Writer/director Richard Curtis (screenwriter of Four Weddings and a Funeral, Notting Hill and writer/director of Love Actually) delivers a rip-roaring comedy that delves into the lives of scalawag deejays who captivated a nation. He veers off his usual course with Pirate Radio, a film set in the late ’60s incorporating very few female characters, yet still infused with a genuine storyline and just the right amount of humor.

This fact-based film takes place in Britain, when radio was censored by the BBC (British Broadcasting Company) and played only two hours of rock and pop music for the week. This was in contrast to other countries, like America, that had entire stations dedicated to playing rock and pop.

The UK was producing some of the best music during this era: the Rolling Stones, the Beatles, the Who and the Kinks. The only way to hear all of this significant music was to find the pirate radio stations.

Massive ships were docked in international waters just outside of British jurisdiction. This allowed the stations to freely play all types of music.

These deejays mesmerized Britain and were considered demigods to the 25 million people tuning in.

The film focuses on the lives of a group of rogue rock and roll deejays (Philip Seymour Hoffman, Bill Nighy, Rhys Ifans, Nick Frost) living at sea, willing to play their music at all costs. They comically rebel against the government that was eager to find ways to shut them down.

Richard Curtis speaks with a regal tone, yet is warm and inviting. Hearing his posh accent, it makes it difficult to imagine him on a “dirty old Estonian hospital ship” that served as half of the film’s shooting location.

“I didn’t want to over romanticize the ship and make it too pleasant for the actors or crew,” says Curtis. “It had to have a genuine feel to the boat.”

He begins to chuckle as he remembers that “Emma Thompson did her fair share of vomiting when she rode over on the little boat to the larger docked ship.”

“I remember listening to the pirates on the radio underneath my pillow when I went to bed as a child,” states Curtis, grinning. “At the time, the establishment wasn’t interested in young people, and this was unfortunately the reality.”

He slowly starts to reminisce and says, “I always knew that between making films about falling in love and making films about my children, I would make a film about my first love, which has always been music.”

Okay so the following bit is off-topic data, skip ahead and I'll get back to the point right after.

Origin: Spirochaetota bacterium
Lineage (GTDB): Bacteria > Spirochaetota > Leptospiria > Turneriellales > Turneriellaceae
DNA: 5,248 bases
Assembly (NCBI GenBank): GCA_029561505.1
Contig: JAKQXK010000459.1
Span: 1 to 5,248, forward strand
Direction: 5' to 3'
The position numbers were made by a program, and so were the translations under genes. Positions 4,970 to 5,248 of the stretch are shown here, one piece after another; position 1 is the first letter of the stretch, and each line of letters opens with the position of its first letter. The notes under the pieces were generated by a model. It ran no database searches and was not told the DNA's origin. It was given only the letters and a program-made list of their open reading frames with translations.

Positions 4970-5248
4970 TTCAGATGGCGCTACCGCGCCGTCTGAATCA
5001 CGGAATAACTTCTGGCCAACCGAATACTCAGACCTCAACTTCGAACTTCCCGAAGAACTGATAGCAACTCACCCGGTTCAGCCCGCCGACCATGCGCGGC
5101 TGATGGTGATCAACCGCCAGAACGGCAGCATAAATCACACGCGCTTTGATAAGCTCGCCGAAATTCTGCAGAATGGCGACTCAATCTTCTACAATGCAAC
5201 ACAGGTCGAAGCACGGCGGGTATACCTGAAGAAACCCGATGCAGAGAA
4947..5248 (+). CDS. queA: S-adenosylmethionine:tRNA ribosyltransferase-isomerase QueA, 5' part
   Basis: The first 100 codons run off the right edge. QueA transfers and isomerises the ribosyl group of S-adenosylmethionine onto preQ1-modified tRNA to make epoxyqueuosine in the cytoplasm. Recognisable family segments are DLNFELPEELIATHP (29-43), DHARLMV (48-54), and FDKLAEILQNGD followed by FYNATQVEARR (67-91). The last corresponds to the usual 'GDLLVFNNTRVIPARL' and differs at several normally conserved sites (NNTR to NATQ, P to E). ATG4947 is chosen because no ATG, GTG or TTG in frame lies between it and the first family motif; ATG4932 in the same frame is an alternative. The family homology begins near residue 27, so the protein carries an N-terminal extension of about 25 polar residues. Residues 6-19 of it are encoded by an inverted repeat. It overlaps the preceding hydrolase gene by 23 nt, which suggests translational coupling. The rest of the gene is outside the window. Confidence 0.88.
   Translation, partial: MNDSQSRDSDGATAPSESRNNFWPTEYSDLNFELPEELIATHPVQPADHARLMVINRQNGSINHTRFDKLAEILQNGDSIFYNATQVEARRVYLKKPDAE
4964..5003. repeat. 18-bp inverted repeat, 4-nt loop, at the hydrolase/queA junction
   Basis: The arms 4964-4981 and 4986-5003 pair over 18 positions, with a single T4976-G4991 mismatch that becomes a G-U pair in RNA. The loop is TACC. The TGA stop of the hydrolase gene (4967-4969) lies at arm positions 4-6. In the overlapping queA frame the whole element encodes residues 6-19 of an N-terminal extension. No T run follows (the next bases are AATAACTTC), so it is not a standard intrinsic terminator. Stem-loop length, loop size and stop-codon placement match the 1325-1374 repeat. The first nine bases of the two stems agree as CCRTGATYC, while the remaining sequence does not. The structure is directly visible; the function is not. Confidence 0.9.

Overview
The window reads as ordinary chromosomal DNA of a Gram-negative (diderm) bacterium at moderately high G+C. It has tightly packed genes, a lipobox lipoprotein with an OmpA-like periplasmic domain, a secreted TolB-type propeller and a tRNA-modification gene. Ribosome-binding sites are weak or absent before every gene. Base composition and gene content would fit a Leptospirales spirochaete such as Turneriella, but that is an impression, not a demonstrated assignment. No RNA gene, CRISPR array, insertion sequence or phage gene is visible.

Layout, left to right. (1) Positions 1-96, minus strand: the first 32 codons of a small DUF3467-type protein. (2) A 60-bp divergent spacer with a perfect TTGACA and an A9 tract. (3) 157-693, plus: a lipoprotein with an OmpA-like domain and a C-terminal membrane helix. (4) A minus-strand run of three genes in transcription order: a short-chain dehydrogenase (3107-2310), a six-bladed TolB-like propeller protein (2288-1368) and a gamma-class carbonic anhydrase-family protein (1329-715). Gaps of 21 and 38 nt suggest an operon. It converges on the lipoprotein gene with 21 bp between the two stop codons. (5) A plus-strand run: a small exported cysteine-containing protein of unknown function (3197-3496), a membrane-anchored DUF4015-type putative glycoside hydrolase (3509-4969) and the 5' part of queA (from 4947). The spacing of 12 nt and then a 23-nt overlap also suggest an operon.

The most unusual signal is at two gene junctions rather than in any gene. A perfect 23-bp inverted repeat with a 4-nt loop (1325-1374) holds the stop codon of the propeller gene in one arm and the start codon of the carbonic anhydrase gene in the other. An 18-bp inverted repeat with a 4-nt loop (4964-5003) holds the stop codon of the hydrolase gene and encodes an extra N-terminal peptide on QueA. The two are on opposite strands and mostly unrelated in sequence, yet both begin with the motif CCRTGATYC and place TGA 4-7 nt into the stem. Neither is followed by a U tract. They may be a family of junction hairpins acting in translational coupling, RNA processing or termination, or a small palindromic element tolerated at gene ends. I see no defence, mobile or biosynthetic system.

“All the songs have some kind of emotional meaning, and I wanted to create an atmosphere,” continues Curtis. “Before shooting, one-third of the music was already written into the film, and sometimes you get tracks that you are sure are right for the film, but then when you actually see it, they’re not quite right.”

It was also a process to get the right music for the right scene. The music is such an integral part of the film that it can make or break the movie. Curtis starts to become giddy when thinking about how the songs were chosen for the film.

“It’s quite a marketplace, and there is proper bargaining that goes on. You go back and forth and listen to their offer and decide whether it’s in your budget,” Curtis muses. “If a larger song couldn’t get approved, then that allowed for a lesser known track to come in, which was also exciting.”

The characters truly come to life when all the cast is together. For the writer/director, the deejays are a mixture of memories. Philip Seymour Hoffman’s character is loosely based on a great American DJ named Emperor Rosko. The hilarious Nick Frost plays the wily and passionate Dave, who did quite a bit of research for the part and has the most natural vibe as a deejay.

Each and every character feels authentic and represents a different type of rock music.

“A group of friends has always been a huge interest to me, and I really like to focus on that as well as the story,” states Curtis.

Our generation can take for granted all of the access to great music and artists nowadays. We have the Internet, satellite radio and, of course, our old school radio stations with classic deejays.

“Times have changed, my children would never dream of listening to a record together, but they would watch a film 100 times again over and over. Pause, eat, gossip,” Curtis says thoughtfully.

Overall, Curtis decided to make “a happy film about pop music,” and he did just that!

Pirate Radio releases in theaters Nov. 13.